A female pioneer in information systems, California State Polytechnic University, Pomona alumna Diane Miller serves as a role model for both women and minority students, encouraging them to pursue STEM-related degrees and careers.
A female pioneer in information systems, California State Polytechnic University, Pomona alumna Diane Miller serves as a role model for both women and minority students. Guided by Miller’s visionary leadership, Northrop Grumman and their partners have assisted and inspired thousands of young students around the world to pursue higher education degrees and careers in science, technology, engineering, and math (STEM).
In the critical field of cyber defense there is a staggering shortfall of qualified professionals. Miller has emerged as a strong advocate and industry voice for building a diverse pipeline of cybersecurity talent globally. She oversees a number of cyber workforce initiatives at Northrop Grumman as well as with their worldwide partners that impact hundreds of elementary through high school districts and universities. These programs include CyberPatriot and the National Youth Cyber Defense Competition created by the Air Force Association in the United States, as well as international programs in the United Kingdom and Saudi Arabia.
CyberPatriot is a competition designed to inspire middle and high school students in the U.S. toward careers in cybersecurity and other critical technical disciplines. In the 2016–17 academic year, nearly 30,000 students participated. With a focus on urban school districts, minority students account for approximately 40 percent of participants. Female participation at 23 percent outpaces the national average of 12 percent in STEM-related programs. Nearly 88 percent of CyberPatriot alumni are enrolled in four-year STEM programs, and 82 percent of those who earn higher education degrees are employed in a STEM-related field.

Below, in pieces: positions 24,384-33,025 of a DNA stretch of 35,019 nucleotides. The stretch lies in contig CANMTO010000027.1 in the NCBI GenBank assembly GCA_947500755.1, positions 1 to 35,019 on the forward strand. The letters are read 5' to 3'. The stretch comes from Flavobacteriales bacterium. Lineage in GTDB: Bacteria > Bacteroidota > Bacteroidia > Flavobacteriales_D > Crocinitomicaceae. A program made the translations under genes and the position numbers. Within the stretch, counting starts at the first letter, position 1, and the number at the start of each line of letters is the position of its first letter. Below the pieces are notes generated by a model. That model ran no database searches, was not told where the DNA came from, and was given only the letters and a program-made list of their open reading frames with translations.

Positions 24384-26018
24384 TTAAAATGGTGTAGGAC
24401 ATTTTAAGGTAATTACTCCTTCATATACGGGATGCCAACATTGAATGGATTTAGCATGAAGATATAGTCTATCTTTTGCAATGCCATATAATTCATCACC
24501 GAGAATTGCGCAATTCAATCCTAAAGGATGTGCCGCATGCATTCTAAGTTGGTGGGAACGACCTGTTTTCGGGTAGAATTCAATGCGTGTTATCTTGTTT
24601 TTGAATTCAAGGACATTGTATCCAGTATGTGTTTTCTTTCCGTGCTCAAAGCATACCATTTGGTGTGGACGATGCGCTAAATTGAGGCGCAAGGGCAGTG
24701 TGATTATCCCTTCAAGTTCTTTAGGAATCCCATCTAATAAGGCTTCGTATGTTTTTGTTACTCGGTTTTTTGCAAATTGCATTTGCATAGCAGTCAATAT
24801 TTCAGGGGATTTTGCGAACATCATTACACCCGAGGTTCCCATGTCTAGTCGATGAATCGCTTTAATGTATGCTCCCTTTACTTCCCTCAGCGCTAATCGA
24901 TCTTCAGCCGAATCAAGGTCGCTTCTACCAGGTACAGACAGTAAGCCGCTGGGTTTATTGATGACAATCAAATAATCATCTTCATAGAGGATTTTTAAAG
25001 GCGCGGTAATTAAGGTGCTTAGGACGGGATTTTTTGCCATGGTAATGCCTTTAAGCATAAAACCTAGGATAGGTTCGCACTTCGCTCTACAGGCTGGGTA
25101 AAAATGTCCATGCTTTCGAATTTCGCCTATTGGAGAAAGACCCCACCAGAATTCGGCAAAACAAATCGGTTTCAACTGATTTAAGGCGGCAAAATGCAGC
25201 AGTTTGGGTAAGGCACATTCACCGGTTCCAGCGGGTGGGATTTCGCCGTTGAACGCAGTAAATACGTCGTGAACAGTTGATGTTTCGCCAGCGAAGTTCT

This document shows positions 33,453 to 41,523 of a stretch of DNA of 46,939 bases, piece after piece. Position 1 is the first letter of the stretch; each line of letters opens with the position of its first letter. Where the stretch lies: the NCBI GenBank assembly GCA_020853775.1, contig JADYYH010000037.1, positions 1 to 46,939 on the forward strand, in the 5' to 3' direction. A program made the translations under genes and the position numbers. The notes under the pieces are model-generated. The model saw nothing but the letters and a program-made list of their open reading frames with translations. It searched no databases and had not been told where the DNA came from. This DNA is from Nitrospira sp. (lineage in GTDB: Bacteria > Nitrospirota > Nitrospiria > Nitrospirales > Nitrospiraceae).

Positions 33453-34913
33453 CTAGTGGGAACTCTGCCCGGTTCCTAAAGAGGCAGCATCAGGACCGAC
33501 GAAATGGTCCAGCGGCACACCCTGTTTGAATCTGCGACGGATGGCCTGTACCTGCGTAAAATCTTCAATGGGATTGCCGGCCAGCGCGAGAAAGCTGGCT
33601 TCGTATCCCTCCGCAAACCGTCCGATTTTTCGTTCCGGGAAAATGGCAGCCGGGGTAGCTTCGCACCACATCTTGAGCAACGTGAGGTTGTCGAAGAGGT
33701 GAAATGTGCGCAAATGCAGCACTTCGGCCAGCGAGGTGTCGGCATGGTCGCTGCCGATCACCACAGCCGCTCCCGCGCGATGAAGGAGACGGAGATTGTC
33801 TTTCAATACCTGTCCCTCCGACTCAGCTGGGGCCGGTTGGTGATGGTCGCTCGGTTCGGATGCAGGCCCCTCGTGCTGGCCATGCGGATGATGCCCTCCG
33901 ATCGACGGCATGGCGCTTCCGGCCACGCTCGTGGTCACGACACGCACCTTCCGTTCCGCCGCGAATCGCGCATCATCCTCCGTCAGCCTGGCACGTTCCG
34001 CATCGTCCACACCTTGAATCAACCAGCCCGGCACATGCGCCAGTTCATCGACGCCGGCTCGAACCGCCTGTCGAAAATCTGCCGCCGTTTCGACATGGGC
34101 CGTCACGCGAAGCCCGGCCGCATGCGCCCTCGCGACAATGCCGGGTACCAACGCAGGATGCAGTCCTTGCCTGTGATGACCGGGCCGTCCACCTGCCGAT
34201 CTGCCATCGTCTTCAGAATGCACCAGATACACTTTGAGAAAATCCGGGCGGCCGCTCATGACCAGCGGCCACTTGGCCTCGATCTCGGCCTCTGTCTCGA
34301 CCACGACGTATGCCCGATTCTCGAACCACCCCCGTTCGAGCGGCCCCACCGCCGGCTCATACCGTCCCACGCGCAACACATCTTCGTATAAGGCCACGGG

"CyberPatriot's success has been phenomenal," said Sandra Evers-Manly, president of Northrop Grumman Foundation. "In 2010, we signed on to help our nation build a much-needed pipeline of cyber defenders ... the program has reached hundreds of thousands of students, worldwide. We couldn't be more proud of the program's success, its focus on diversity, and its impact on our economic and national security."
Miller also speaks at a number of prestigious international academic and professional conferences that are focused on inspiring women to pursue STEM degrees and careers, including the upcoming National Initiative for Cybersecurity Education K12 Conference. She is active in numerous federal and state and local boards, academic institutions, and nonprofit organizations and participates in several public-private partnerships.
Miller is based out of Northrop Grumman’s Virginia headquarters, yet her dedication to her alma mater is unwavering. She serves in a number of capacities on campus, including as a member of the President’s Strategy Development Council, and sits on several review committees for National Science Foundation grants. For her efforts, she received the campus designation as a Center of Academic Excellence in Cyber Security Education by the Department of Homeland Security and the National Security Agency.